The WPIAL Division II girls lacrosse championship game was shaping up to be a rout this past Thursday as top-seeded Shaler Area appeared to have the game well in hand with a 12-5 lead against Chartiers Valley with 2:23 left in the first half at North Hills' Martorelli Stadium.
But Shaler coach Jennifer Perestock knew that a championship is determined by the effort displayed for a full game, and not just one half.
She didn't like the fact that Chartiers Valley scored nine consecutive goals over the course of the last 30 seconds of the first half and the first 11 minutes of the second to take a two-goal lead at 14-12. But she also wasn't surprised that her Titans would stem the tide and hold the Colts scoreless for the final 12:41 while scoring three unanswered goals to earn a 15-14 victory and the first WPIAL Division II girls lacrosse championship in school history. The victory concluded the Titans' season at 18-1.
"It was all about the camaraderie of this team and teamwork," Perestock said. "That's how I've been from Day One."
It doesn't hurt to have a talented player such as sophomore midfielder Shannon Lynch making things happen offensively.
Lynch sparked the Titans' initial surge by scoring five goals as the Titans surged to their only seven-goal lead in a matched affected by two weather delays because of thunderstorms with lightning.
During that early run when the Titans held a 5-1 lead, the first lightning delay took place. Lynch thought the timing was unfortunate for her team.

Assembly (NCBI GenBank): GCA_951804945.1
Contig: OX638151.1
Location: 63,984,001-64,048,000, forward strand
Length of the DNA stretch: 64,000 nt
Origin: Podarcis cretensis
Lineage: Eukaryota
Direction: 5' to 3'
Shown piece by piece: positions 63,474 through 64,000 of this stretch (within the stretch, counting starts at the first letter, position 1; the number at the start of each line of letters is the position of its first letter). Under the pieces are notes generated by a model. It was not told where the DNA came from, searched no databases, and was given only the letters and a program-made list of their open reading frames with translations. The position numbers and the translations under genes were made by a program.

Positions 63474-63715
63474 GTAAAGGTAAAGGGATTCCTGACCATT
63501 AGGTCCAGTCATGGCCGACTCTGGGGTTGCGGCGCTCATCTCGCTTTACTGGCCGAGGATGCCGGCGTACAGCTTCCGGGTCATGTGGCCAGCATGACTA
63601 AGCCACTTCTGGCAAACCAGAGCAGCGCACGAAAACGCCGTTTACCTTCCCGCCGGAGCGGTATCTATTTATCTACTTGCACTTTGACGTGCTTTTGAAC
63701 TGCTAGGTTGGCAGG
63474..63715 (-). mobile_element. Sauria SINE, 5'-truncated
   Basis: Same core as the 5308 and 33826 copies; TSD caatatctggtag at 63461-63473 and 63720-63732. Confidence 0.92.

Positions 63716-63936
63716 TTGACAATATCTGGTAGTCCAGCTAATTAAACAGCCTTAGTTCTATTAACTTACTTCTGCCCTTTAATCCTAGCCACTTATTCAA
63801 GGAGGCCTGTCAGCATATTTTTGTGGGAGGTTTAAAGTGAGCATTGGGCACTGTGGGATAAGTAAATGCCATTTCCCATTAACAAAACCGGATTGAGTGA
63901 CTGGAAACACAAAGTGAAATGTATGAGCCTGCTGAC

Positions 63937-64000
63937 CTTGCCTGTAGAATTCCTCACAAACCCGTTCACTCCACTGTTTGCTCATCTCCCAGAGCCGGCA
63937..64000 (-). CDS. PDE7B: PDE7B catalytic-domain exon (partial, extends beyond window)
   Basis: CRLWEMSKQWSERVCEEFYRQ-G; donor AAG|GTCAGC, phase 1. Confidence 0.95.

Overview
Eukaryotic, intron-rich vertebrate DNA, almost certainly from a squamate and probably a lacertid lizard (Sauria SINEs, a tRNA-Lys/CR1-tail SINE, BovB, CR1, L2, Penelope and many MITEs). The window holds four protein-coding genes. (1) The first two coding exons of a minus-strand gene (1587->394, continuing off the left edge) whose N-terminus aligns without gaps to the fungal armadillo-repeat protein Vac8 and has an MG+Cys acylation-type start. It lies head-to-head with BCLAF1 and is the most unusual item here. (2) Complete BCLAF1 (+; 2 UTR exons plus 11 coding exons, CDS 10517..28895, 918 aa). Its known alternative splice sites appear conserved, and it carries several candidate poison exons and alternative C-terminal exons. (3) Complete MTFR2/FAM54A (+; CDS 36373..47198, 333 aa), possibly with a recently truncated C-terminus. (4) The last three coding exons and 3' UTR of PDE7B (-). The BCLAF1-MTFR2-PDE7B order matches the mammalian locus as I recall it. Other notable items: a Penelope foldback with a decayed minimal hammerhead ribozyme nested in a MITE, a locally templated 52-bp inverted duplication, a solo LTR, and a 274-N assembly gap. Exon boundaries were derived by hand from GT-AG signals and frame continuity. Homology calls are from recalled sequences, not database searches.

"When we were in the locker room the first time and were up 5-1, we thought we had [the game won] and we might have had too much confidence," she said. "[During the second delay], our heads were down, but we came back out and won because of our teamwork. It was just incredible."
Lynch's performance didn't surprise Perestock.
"She's been fabulous the whole season," the coach said.
Lynch's sixth goal cut the Chartiers Valley lead to 14-13 with 11:10 left in the game. Senior midfielder Kristel Chatellier then scored the tying and winning goals within a 34-second span, converting two nice passes from Lynch into goals.
"I was actually glad we got the lightning break because I needed to spark things up with [the team]," she said. "They needed that pump-up to get back into the game, work together as a team and figure out a way to fix what was going on. It worked out to our benefit, and we had time to talk, and they put things together."
What was going on was a Herculean effort by Chartiers Valley freshman attack Maria Stamerra, who finished the game with eight goals.
When the Colts were on their 9-0 run, Stamerra was winning draws, running down the field and scoring five goals.
The performance took a toll on her team, Lynch said.
"The emotion was crazy," she said. "We were getting down on each other, but coach kept us going. She asked us 'Do you want to lose to one player?' Our heads were down, but we came back and got [the win] as a team."
Perestock said a possible move to Division I next season is still in the planning phase.
"That's to be decided by what's going on with our youth program," she said.
The here and now, though, is that this is a team that is a force for whatever their length of stay is in Division II.
Only one team beat the Titans this year, and that was North Allegheny, a team that just missed qualifying for the Division I tournament. North Allegheny edged the Titans, 11-7.
In every other game, however, the Titans dominated.
Among their 18 wins were 10 victories by double-digit margins. Besides the one loss and the one-goal victory in the championship game against Chartiers Valley, the Titans' closest games were victories by margins of 10-6 and 12-5 against Hampton, and a 20-13 victory against Division I member Franklin Regional.
The championship game was still in doubt in the waning seconds, and Lynch was running around the field with the ball, trying to avoid Chartiers Valley players.
"We were up by one goal, and I knew that if we held it, we'd win," she said. "I had confidence in myself, and when I saw no one was on the far end of the field, that's where I went to run the clock out."
Five starters are graduating, but with seven coming back, the Titans' prospects appear to be bright in both the short- and long-term.